There’s lots on my mind (too often, and that’s between me and my medical professional, and I’ll get to the rest another time), but I’m going to limit myself to what just happened in southern and northern Florida over the past few days, since last week’s massacre at Marjory Stoneman Douglas High School.
You may recognize the young man on the left. He’s more than a survivor. His mother has been a friend since we sat next to each other in 7th grade science class.
“You can almost feel Rubio biting back the phrases, ‘Because I said so!’ and ‘Go to your room!’ in this clip. He’s a 46-year-old career politician who just got schooled by a teenager whose biggest concern right now should be who he’s taking to prom. Instead he’s been thrust into the national spotlight as a leader of a major movement, and doing a fantastic job spreading their message.”
Honestly, I could probably never do as well offering up an opinion as author Megan Zander did, so I’ll let her continue.
“Fox News host Todd Starnes watched the exchange and was not pleased. But it wasn’t the Second Amendment issues at play that made Starnes angry. It was Kasky’s behavior as a teen speaking to an adult that rubbed him the wrong way. He took to Twitter to ask parents how they’d feel if their own child did what Kasky had just done.”
This crowd is hostile. Do the kids speak to their parents and teachers with the same level of disrespect?
“To be clear, nothing Kasky said or did is even close to rude, let alone disrespectful. He addresses Senator Rubio as Senator. He doesn’t scream, he doesn’t curse. He even asks the crowd to settle down multiple times so Rubio can be heard and the discussion can continue. He even offers to contribute personally to Rubio’s campaign if the Senator will agree to stop accepting NRA funds.
“Does he speak passionately? Absolutely. He’s allowed to be passionate about the fact that 15 of his classmates and two of his teachers were murdered, and others injured. But he’s not being hostile — he’s pleading with his elected official for a straight answer on the question of whether he’ll continue to take monies from an organization that thinks mass loss of life is a fair exchange so others can own assault rifles for fun.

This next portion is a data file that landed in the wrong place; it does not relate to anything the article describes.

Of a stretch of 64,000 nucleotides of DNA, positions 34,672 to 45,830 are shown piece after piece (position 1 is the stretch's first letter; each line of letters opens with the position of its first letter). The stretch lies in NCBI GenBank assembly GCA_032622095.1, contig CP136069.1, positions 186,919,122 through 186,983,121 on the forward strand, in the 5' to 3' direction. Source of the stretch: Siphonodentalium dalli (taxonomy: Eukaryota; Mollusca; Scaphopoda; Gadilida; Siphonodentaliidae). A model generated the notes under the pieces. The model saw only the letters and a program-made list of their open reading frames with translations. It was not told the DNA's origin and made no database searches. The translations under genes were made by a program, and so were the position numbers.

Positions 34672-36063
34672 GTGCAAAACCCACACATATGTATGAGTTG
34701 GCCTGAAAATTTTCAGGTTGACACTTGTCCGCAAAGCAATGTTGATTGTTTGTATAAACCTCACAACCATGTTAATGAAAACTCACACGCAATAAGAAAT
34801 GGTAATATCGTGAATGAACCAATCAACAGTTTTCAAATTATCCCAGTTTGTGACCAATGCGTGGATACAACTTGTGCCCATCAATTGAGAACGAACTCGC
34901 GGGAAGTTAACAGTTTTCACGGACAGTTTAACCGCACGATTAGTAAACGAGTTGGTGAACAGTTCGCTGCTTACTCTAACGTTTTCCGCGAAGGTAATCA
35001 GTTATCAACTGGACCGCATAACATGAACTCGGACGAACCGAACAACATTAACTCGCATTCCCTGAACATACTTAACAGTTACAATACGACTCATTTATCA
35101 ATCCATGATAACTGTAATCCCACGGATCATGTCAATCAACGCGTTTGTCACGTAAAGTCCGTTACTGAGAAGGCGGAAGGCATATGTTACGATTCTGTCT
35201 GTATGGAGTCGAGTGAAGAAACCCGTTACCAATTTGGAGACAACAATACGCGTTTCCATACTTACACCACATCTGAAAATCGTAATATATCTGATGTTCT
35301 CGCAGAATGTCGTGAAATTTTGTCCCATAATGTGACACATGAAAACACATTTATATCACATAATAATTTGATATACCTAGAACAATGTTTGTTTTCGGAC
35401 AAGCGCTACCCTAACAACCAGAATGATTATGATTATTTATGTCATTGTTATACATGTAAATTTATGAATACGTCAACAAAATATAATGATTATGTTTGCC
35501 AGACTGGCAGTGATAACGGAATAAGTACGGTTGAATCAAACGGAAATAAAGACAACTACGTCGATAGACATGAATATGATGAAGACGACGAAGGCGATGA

“If Starnes was hoping Twitter would assure him that Kasky deserved to be grounded indefinitely for his behavior, he miscalculated horribly.”
It would requires each district school board to adopt rules for display of official state motto “In God We Trust” in specified places. It passed, 97-10, and is identical to a bill — S.B. 1158 — introduced by Republican Sen. Keith Perry of Gainesville. The Senate has done nothing with the bill since it was introduced Jan. 9. Rep. Daniels was first to file it last Nov. 29.
This is the law as it stands now. Statute 1003.44 is called “Patriotic programs; rules” and it mainly describes the Pledge of Allegiance, and other historic material school boards may let any teacher or administrator read or post. If passed, starting July 1, the motto must be displayed “in a conspicuous place” in all schools and all buildings used by the school board. You can define “conspicuous” or let a judge.
“was adopted as the nation’s motto in 1956 as a replacement or alternative to the unofficial motto of E pluribus unum, which was adopted when the Great Seal of the United States was created and adopted in 1782. … It is also the motto of the U.S. state of Florida.”
The day of the national change, during the Cold War, President Dwight Eisenhower also signed into law a requirement that “In God We Trust” be printed on all U.S. currency and coins.
Earlier, President Theodore Roosevelt had called using God’s name on money to be sacrilege.
FYI, both Republicans (of course, in name, 50 years apart).
Last night, I did something I rarely do: open a Facebook post to the public, rather than just friends.
Today, I’m blogging about the online battle that followed, something I hadn’t planned to do.